Twyla Tharp

Twyla Tharp (b. 1941) is an American dancer, choreographer and writer.  She is best-known for her crossover dances, a blend of ballet, modern dance and popular dance.  Among the over 160 pieces she has choreographed are The Fugue, Eight Jelly Rolls, Deuce Coupe, the Bix Pieces and Push Comes to Shove.  She created the dances for the Broadway shows The Catherine Wheel, Singin’ in the Rain, Movin’ Out and the Times They are A-Changin’.   She provided the choreography for the films Hair, Ragtime, Amadeus, and White Nights.  Tharp wrote Push Comes to Shove, an autobiography, and The Creative Habit: Learn It and Use It for Life and The Collaborative Habit, two books on creativity.  Her numerous awards include two Emmy Awards, a Tony Award, a National Medal of the Arts and a MacArthur Fellowship. She is a member of the American Academy of Arts and Sciences and was a Kennedy Center Honoree.

Tharp comes from five generations of Indiana Quakers.  As a child, she attended Bluff Point Friends Church (New Association of Friends).  She noted, “I learned that there is a right and a wrong way in human relations from the Quaker church at Bluff Point”.  She also remembered, “….the Quaker meetings on Sundays and on Wednesday nights, when the community of Friends set about reconciling all life’s events through love”.  As an adult, however, Tharp seems to have little to do with Friends.  Her Quakerism appears to be cultural, something that appears in families who have been Friends for a long time.  Repeatedly she mentions family traits of modesty, simplicity, service and community.  She also feels that she learned from her mother that women could do anything to which they set their minds, a common belief among Friends.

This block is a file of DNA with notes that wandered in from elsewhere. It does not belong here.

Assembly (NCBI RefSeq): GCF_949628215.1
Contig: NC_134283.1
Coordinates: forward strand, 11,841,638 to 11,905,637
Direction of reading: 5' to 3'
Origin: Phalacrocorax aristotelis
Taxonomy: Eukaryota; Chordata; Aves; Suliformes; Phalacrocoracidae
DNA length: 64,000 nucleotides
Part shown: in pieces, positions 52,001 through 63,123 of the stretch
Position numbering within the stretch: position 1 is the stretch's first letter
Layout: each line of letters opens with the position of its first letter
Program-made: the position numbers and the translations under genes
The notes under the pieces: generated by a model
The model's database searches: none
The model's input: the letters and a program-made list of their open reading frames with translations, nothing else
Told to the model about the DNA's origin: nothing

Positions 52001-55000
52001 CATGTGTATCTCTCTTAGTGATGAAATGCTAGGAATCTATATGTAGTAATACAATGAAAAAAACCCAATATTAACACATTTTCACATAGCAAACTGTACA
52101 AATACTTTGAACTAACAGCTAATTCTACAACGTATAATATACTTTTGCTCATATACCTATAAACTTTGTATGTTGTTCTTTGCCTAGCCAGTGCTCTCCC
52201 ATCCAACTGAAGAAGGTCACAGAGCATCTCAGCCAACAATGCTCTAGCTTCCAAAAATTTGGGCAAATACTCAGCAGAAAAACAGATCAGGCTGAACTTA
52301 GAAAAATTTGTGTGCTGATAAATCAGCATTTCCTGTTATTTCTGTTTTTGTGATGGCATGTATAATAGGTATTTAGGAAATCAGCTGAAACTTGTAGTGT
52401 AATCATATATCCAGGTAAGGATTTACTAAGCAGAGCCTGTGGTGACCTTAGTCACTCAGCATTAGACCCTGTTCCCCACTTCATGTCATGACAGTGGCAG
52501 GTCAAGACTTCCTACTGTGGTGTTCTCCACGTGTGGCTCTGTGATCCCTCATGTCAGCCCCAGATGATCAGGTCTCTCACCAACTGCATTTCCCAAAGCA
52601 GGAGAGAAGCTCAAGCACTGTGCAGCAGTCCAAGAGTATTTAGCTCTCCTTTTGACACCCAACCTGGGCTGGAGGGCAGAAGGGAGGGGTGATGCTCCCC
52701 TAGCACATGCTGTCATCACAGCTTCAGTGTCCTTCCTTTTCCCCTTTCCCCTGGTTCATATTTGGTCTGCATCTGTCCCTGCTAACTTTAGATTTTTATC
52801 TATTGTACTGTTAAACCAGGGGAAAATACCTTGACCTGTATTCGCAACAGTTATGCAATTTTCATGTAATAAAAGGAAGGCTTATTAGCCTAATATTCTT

Tharp looks on dancing as a religious calling.  While rehearsing at Judson Church in 1967, a janitor complained to her that her troupe was dancing on a Sunday.  She responded, “How dare (you) disturb a bunch of broads doing God’s work?”  Her dance Sweet Fields was inspired by her Quaker background and was originally titled Bluff Point.  At one time Tharp used Friends worship to create dance: “My family is Quaker, and the idea of Wednesday meetings was everyone went to the church, and if no one had something to say, everyone sat silently; if someone had something to say, they got up to do it. So I assigned the task of, okay, you’re not going anywhere, you’re not doing anything until you get your mind clear and you stop telling yourself what to do, and if you move, you move. If you don’t, you don’t. And I said to myself, okay, can you carry through on that, and start a new move? And I said, okay, we’ll call that one. Now, how many of those can you generate?” 

I have always adored Twyla Tharp’s work.  I saw Deuce Coupe and Short Stories on television in the mid-1970’s, and Movin’ Out at the Roanoke Civic Center in the late 00’s.  She is a national treasure.

A link to Movin’ Out:

Gary Sandman

August 2019

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